Thursday, December 22, 2011

Giant Stuffed Napa Cabbage

A giant stuffed Napa (Hakusai) cabbage that I learned on a Japanese cooking show some time ago. The recipe was easy enough to remember without having to write most things down.



Had to first go find a smaller Napa that would fit my Le Creuset Tomato (or use more the inner leaves of a larger). I used about nine leaves but it all depends how massive of one you're willing to create I guess. These leaves get a quick blanch in boiling water then are set aside in a strainer to cool.

The meat stuffing is very easy but I'm planning to experiment more next time. You end up with a nice simple dish but I wouldn't have minded a little more interest in flavor and texture. I did end up underseasoning it a little so maybe that was it, but anyway it called for ground pork with only Panko bread crumbs moistened with some milk, S&P.
Knead everything very well. With this lesser amount of moisture you'll end up with something with a lot of adhesion (sticky) which is what you need for it to stick well to the cabbage leaves and not separate during cooking.
Construction first begins by making a core with two leaves stuffed resembling a clamshell. The alternating consecutive layers, the leaves are spread with 1/4~3/8" of the kneaded pork. Continue like you're reassembling the cabbage back to its original form. When you think you reached the desired size (or run out of ingredients), tie snugly with butcher's twine.



Drop a bouillon cube of choice (I used half because it was a larger cube). A tomato cut into quarters (cherry tomatoes are a good substitute). I drizzled a bit of extra virgin olive oil though it wasn't mentioned. You don't need a lot of water, only an inch or so up. After it reaches a boil, lid and lower heat to a medium simmer. Mine took a total of 25 mins, turning it over around the half way mark and basting semi regularly.



Slice into thick portions and dress with some of the simmer liquid. I love coarse ground pepper on pretty much everything. As with most stewed dishes will taste even better the next day. Again, will probably play around with the stuffing mixture next time. Maybe add finely minced onions, even experiment with a partial beef blend. Still was pretty good though.



Canine Cologne of Pink Candles at Ridgemont High was kind enough to invite me on a South Bay taco crawl yesterday along with Cathy of Mmm-Yoso and Carol of Cab Cooks. They all had gifts and I felt lame not having any! The Pulla (Finnish Cardamon Coffee Bread) was from Cathy which she baked herself. Festive cookies in the cellophane bag was from Carol (also homemade), and whole bunch of goodies from CC including pomegranate molasses, garlic spice blend from Gilroy and even an purple ube cake. Thanks guys and Happy Holidays!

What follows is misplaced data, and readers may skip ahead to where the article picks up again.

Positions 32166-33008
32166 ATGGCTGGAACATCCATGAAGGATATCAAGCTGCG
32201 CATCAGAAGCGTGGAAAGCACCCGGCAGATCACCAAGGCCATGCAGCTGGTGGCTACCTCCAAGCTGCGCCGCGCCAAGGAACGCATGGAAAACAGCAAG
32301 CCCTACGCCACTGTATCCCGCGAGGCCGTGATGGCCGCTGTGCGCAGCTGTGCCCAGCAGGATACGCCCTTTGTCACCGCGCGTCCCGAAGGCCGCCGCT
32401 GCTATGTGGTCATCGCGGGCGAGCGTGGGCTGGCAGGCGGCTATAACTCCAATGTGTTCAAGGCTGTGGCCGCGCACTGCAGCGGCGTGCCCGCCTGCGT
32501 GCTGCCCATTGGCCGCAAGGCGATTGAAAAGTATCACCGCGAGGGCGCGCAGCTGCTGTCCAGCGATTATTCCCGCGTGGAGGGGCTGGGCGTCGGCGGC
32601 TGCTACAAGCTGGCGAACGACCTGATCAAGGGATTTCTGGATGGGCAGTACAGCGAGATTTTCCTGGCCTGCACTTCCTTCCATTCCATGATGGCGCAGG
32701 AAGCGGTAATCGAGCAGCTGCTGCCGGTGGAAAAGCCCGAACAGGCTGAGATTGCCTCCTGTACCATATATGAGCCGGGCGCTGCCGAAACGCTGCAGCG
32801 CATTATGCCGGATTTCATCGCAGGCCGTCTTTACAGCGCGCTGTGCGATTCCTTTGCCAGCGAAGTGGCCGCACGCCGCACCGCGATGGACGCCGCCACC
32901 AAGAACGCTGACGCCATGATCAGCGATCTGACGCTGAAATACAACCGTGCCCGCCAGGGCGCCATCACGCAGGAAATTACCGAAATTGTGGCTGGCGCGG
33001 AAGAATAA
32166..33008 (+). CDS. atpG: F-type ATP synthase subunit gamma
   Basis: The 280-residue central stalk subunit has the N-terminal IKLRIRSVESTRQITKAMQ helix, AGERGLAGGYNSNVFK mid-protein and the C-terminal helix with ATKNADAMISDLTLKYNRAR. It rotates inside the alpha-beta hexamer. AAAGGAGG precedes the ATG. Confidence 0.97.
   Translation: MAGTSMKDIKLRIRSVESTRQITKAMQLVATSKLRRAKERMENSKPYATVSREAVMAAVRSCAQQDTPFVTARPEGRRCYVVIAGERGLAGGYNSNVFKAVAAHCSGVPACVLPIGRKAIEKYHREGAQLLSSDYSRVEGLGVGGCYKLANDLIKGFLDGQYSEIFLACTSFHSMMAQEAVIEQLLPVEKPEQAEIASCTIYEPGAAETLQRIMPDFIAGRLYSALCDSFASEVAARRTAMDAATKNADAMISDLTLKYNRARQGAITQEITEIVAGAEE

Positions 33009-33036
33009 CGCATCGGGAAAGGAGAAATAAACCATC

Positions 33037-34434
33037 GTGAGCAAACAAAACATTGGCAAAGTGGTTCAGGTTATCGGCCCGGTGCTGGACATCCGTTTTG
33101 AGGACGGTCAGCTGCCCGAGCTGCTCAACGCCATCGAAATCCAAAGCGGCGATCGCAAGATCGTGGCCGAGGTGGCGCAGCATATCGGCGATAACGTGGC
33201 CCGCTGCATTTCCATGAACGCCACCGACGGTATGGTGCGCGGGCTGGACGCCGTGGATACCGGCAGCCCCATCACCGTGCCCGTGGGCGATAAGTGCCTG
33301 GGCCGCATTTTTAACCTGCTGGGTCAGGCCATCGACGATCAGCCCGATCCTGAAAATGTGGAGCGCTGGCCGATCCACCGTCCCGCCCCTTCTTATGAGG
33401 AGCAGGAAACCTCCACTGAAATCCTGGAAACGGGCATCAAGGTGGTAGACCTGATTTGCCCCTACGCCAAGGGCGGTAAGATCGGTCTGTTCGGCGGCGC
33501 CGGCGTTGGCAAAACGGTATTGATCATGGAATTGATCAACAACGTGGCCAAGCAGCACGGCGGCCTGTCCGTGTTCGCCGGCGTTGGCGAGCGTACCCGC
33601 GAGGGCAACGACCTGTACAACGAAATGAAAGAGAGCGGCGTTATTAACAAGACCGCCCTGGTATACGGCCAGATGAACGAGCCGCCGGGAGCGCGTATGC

10 comments:

Mike said...

That looks really good!

caninecologne said...

Glad you liked it! Tell me what you think of the pork pate! i liked the tin packaging! so eastern european! :)

the crawl was mega fun!

Carol said...

Wow, I love stuffed cabbage but find it tedious to roll all the various little ones. Now this would solve that problem. I'll have to try it.

I'm glad you were able to join the food crawl. I had so much fun!

Dennis K. said...

Thanks Mike! I just reheated leftovers and it was definitely better. Might add a little butter to richen the sauce next time too.

Hi CC, yeah I loved the can of pate too! Sounds perfect for a banh mi.

Hi Carol! Yeah it's actually easier than it looks and pretty good for the short time spent. I have a pretty solid martha stewart recipe for normal stuffed cabbage. Haven't made that in a while. Anyway I'm still going to try a different filler blend/recipe next time for this. I had a lot of fun yesterday too! And thanks again for the cookies.

Cathy Doe said...

The cut cross section is beautiful. I'm trying with napa next time. I make the filling with rice and onions and sometimes pour tomato sauce over when cooking. The Mister's mom didn't like tomatoes and would bake the stuffed rolls on a cookie sheet, brushing honey over the cabbage- it would have that crispy burned sweet coating; good with pork.

The food crawl was great fun. I found a bunch of new places.

Dennis K. said...

Hi Cathy! Oops, I think I had misspelled 'Napa". Your mother-in-law's baked version with brushed honey sounds interesting!

K and S said...

that looks awesome!

Dennis K. said...

Thanks Kat! :)

Madfoot said...

I'm making this right now! Oh, and gutt shabbos? (nice challah!)

Dennis K. said...

Hi Madfoot, let me know what you think! The recipe as-is is very simple in flavor. Planning to play up the filling mixture next time I make it.